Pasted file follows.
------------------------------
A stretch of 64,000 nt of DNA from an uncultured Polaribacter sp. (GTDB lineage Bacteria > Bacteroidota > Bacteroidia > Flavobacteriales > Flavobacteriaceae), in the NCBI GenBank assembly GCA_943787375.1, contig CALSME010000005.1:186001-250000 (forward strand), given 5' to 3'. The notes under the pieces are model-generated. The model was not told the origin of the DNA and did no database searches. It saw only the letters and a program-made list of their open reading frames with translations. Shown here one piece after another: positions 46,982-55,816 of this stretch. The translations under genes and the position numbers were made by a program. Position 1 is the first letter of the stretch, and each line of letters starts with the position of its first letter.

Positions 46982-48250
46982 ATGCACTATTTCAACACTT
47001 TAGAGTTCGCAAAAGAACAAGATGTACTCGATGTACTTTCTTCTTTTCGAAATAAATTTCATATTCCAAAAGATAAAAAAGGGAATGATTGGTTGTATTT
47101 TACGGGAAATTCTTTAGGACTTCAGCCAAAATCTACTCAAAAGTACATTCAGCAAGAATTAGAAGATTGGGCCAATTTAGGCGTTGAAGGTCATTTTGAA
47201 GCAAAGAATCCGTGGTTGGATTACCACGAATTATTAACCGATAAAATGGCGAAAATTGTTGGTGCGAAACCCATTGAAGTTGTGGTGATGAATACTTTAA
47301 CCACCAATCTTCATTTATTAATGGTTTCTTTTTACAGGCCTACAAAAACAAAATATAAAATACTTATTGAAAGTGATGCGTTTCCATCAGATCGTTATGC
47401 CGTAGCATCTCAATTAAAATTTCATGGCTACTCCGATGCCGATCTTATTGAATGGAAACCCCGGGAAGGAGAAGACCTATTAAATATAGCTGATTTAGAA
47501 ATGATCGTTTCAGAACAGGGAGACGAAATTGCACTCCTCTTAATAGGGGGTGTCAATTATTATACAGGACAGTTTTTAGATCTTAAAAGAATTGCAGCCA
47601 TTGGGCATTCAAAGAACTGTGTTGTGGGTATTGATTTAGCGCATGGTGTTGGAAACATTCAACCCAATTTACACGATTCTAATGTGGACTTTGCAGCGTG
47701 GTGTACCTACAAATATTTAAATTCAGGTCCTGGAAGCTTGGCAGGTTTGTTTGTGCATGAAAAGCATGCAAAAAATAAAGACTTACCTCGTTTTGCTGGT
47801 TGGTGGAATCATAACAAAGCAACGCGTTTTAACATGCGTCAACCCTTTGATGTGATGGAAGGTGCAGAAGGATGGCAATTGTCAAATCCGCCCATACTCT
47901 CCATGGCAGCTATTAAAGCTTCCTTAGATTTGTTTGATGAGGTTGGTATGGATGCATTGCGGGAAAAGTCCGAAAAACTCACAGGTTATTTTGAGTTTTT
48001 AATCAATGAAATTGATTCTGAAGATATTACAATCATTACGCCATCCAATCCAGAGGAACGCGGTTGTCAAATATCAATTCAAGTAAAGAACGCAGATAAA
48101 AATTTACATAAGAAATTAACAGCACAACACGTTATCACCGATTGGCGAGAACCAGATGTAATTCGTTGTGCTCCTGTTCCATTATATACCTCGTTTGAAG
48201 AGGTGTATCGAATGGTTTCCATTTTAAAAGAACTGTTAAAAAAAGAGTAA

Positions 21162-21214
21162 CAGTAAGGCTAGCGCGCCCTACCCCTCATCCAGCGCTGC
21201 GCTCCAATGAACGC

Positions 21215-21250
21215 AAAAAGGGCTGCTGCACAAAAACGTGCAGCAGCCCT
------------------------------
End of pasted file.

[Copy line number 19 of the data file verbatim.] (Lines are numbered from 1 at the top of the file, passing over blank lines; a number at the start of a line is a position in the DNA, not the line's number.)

21201 GCTCCAATGAACGC